By David Pendered

Atlanta’s current proposal to promote affordable housing could begin with a review of vacant land that could be developed with dwellings, rather than starting with the premise of allowing a second abode to be built on the lot of an existing house.

The conversion of space above a carriage house into a suitable residence is one way to create additional dwelling units in Atlanta. Credit: Atlanta

Atlanta’s proposal, unveiled Dec. 3, 2020 notes that the city could add 11,500 affordable units if they were built on the site of an existing house. Construction financing could be unlocked by enabling the second unit to be sold separately from the first residence, according to the document, Atlanta City Design Housing.

The idea of starting the process with a review of vacant lots emerged Monday from the Buckhead Council of Neighborhood’s review of property tax information from Fulton County.

The list of vacant lots is intended as another point to be considered as the city prepares to develop affordable housing with proceeds of a $100 million Housing Opportunity Bond. Atlanta Mayor Keisha Lance Bottoms issued an executive order calling for the bond, and the Atlanta City Council approved the order at its Jan. 4 meeting.

BCN’s suggestion comports with the city’s related plan to expedite the development of affordable housing on vacant, publicly owned land, according to Mary Norwood, chair of the Buckhead Council of Neighborhoods.

Atlanta proposes to allow a second dwelling unit to be built on the same lot of an existing house to increase the number of affordable units in the city. Credit: Atlanta

The Atlanta City Council is considering a proposal  to expedite development of affordable, workforce and supportive housing on vacant, publicly owned land. The plan is to be crafted by Atlanta’s City Planning; Invest Atlanta, the city’s development arm; Atlanta BeltLine; Atlanta Housing; and the Atlanta-Fulton County Land Bank.

BCN’s data set shows a total of 3,965 acres of tax-exempt property is owned by entities including Invest Atlanta; the city’s Housing Authority; the City of Atlanta; Fulton County; the joint city/county recreation authority; Westside Affordable Housing and Westside Revitalization Acquisitions, LLC.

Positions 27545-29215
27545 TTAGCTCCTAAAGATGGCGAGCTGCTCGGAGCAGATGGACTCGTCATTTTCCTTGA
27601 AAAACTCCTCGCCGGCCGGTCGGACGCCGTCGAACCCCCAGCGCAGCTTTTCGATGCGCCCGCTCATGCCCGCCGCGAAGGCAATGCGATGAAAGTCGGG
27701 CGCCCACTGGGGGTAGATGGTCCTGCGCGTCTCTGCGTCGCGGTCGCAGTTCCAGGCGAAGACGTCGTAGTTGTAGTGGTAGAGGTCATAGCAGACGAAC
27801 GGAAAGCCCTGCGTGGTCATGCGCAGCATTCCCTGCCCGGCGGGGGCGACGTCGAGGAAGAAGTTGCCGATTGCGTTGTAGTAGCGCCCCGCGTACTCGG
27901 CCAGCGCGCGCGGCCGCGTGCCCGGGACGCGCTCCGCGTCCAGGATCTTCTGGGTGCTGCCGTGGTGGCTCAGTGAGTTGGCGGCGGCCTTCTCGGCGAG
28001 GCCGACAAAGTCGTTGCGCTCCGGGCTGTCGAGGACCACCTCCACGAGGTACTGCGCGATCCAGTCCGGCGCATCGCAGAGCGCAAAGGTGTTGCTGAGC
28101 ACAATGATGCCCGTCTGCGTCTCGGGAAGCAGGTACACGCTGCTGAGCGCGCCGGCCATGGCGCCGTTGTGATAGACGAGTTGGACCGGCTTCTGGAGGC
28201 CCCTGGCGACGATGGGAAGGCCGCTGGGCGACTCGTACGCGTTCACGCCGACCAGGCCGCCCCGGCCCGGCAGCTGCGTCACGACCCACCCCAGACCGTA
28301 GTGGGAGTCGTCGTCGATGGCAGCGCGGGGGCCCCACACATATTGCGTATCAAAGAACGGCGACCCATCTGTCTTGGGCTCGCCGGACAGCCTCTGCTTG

All these lots may not be suitable for residential development, but their potential should be evaluated, Norwood said. The identification through tax records of vacant land in the city does present a starting point for the discussion of locations for affordable housing in Atlanta.

Norwood said Monday:

  • “The Buckhead Council of Neighborhoods received information on vacant properties and is very interested in being as helpful as we can with the goals of bringing prospersity and growth to everyone in the city, and using vacant land to knit neighborhoods back together and to bring density to commercial corridors that have not had it.
  • “Every single person in the city deserves to have the prosperity and amenities that come with density.”

The city’s proposal, contained in Atlanta City Design Housing, observes the zoning code could be amended to “allow an additional dwelling unit in all of the existing single-family areas” in the city. The document observes:

  • “This single zoning amendment would unlock 60% of Atlanta’s land to contribute to the city’s growth without substantially changing the character and feel of the neighborhood. By allowing a 2nd unit on properties throughout the city, the zoning code would align with the historic two-family development pattern found in much of the city.
  • “It could be designed to allow for the development of a variety of additional and subtle housing options, ranging from basement apartments to recessed 2nd units, most of which tend to be much cheaper to live in than a single-family home.”

David Pendered, Managing Editor, is an Atlanta journalist with more than 30 years experience reporting on the region’s urban affairs, from Atlanta City Hall to the state Capitol. Since 2008, he has written...

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